4 Tips to implement Strengths-Based Learning in early years / early primary education and home learning
With the reality seriously challenging standard models of professional life there is a growing need for modern educators to become more aware about how important it is to facilitate students’ entrepreneurial skills. It is becoming obvious that for our children to succeed in the future we need to provide them now with the tools that will help them confidently manoeuvre in the reality where knowing their strengths and playing to them is one of the most important assets. Nowadays, in order to become more successful, more productive, and more competitive on the market, more and more enterprises focus on strengths. What does this mean for educators and parents?
Focusing on Talents
The main principle of this Strength-Based Approach is to look for “the right” and what’s already there, rather than focusing on faults or what’s lacking. This from the very beginning offers a very welcoming and fresh perspective which stimulates individuals’ self-confidence and encourages them to discover their talents and explore them further. The assumption is that each person has natural talents and skills which when used will make them more productive, effective and creative – because they are operating within their specialty. These individuals do what they like most and what they are passionate about, what excites them, and what brings them joy. This obviously makes their work easy, nice and self-fulfilling. The latter is especially important as it helps to associate work with something pleasant, which in turn makes the person even more productive.
Success Oriented Learning Approach
The whole thing is essentially success-oriented. In other words, if you are good at something, why waste time doing anything else in which you will most likely not succeed anyway? So it is about putting your strengths together and making the best use of them. This way one’s weaknesses become irrelevant.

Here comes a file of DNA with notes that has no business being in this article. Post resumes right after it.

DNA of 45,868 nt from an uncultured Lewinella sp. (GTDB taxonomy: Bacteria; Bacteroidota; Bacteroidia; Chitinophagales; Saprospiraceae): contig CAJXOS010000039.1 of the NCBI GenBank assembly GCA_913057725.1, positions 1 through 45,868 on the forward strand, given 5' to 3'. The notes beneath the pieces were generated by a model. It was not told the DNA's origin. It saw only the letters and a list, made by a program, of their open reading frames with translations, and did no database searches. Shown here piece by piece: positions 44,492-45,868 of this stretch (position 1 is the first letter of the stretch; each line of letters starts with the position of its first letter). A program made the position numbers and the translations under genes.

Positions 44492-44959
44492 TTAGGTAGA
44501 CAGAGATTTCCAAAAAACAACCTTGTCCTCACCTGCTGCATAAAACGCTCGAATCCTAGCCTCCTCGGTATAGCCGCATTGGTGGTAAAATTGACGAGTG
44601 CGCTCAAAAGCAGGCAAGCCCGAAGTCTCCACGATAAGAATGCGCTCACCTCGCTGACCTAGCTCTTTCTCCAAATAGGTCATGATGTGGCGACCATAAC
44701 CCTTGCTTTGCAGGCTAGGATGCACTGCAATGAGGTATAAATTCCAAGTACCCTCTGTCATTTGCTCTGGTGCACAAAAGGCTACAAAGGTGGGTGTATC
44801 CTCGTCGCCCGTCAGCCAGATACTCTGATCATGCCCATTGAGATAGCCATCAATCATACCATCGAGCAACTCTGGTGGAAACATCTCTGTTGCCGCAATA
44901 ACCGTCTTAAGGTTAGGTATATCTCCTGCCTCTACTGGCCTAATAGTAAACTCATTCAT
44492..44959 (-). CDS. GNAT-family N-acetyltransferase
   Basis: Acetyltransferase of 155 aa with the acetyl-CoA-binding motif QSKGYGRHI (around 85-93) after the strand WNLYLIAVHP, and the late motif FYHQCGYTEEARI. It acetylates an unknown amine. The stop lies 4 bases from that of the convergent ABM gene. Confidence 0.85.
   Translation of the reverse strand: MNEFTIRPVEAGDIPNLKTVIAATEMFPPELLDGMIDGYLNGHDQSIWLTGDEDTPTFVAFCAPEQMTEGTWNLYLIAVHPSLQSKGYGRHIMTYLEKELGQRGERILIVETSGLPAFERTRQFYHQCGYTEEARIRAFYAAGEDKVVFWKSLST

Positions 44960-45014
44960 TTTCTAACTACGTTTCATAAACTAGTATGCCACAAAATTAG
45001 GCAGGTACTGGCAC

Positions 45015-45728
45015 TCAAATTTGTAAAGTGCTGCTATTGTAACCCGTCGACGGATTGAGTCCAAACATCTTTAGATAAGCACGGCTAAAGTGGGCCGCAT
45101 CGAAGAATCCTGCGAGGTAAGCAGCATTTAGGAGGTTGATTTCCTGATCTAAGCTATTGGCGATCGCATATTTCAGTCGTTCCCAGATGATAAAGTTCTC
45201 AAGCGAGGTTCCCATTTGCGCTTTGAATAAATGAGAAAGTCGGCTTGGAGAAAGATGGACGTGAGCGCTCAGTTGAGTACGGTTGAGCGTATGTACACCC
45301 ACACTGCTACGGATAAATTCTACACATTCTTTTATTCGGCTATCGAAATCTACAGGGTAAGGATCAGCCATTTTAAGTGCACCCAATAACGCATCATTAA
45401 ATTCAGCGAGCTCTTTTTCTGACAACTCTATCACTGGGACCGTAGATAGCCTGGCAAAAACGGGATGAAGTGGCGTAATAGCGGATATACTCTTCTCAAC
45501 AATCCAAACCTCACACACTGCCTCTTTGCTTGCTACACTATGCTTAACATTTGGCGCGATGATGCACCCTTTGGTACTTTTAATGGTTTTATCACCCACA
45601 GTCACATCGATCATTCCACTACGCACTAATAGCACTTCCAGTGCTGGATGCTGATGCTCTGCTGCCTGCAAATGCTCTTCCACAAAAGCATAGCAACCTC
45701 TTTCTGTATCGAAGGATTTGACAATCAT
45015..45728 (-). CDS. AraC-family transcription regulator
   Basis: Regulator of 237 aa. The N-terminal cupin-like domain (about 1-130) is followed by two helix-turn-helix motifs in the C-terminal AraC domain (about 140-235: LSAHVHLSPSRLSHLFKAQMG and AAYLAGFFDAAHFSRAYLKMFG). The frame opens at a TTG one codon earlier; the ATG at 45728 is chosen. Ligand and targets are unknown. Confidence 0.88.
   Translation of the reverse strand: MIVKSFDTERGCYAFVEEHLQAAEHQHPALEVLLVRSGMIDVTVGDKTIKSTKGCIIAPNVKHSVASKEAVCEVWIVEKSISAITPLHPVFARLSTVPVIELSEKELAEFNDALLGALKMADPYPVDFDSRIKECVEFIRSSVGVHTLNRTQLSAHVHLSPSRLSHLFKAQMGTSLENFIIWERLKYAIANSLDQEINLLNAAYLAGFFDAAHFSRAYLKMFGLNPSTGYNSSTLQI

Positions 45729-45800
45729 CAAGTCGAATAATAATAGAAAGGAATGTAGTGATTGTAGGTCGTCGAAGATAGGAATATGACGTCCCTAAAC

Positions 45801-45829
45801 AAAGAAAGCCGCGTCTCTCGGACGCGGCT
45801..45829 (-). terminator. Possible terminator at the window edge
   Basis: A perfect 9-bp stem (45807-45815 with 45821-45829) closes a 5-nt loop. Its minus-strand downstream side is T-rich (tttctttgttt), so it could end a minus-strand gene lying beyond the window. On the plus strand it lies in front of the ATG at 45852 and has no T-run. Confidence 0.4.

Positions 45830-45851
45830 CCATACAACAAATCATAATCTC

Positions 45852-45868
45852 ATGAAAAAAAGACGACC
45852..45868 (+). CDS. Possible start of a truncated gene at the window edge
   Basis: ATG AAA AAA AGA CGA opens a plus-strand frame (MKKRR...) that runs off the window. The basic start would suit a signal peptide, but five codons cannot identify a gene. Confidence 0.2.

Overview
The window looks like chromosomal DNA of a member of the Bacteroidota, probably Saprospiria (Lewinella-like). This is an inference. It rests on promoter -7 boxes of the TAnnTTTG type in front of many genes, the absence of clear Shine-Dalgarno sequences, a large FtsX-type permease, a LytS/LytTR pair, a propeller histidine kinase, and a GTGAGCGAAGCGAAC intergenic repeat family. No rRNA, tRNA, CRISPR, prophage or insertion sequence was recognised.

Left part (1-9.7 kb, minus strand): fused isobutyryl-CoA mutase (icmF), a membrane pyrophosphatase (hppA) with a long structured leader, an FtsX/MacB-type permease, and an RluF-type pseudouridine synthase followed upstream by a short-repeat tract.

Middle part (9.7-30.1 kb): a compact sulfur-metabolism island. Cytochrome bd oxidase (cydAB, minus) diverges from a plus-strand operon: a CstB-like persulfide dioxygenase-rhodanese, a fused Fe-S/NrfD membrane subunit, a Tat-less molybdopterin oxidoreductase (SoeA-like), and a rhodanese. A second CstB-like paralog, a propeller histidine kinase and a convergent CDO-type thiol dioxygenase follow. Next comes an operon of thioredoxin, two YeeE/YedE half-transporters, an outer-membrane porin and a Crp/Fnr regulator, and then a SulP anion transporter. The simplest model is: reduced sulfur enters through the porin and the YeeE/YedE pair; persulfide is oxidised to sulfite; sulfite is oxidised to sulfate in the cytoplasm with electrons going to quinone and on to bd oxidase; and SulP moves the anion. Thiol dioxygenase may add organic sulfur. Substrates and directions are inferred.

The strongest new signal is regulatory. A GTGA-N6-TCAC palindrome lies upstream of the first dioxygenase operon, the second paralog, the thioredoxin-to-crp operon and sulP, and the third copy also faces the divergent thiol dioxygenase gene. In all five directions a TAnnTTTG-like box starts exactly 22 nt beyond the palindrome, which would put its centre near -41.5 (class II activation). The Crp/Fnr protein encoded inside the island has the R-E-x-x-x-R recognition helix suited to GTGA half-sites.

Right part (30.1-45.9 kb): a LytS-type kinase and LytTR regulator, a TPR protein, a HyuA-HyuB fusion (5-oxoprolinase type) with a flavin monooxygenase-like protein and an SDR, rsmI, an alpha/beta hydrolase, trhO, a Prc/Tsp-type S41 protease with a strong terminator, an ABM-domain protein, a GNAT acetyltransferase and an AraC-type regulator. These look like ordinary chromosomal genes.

The employers who are aware of the benefits of the Strength-Based Approach look to organise the workplace according to their staff preferences, delegate tasks to the right people, and team up their employees according to their talents – so that a specific task can be completed by those who really are and feel good about it and, respectively, possess relevant skills to complete it.
Their recruitment process is usually designed in a way that facilitates the selection of those candidates who already feel strong about their assets and are aware of their talents. These are the people who have been offered upbringing and education focused around the positives and the unique aspects of their individuality. The best example are the children who are brought up in the “can-do” spirit, supported by the Enabling Environments approach that allows them to explore their talents, skills and passions freely. Such upbringing ideally would start as early as in Foundation Years to build a solid base for the future, and it would be continued consistently throughout the entire school education.
Positive Pedagogy – a Counterpart Approach
An excellent counterpart to Strength-Based Learning in education is Positive Pedagogy which, when applied correctly by educators and parents, fosters the development of the above mentioned qualities in children. It has been widely practiced by many modern educational systems. Its presence in Early Childhood provisions and schools seems to be even more justified now as it not only supports children’s well-being and overall development, but it also prepares them for their future professional life – no matter wether they decide to become entrepreneurs or look for employment.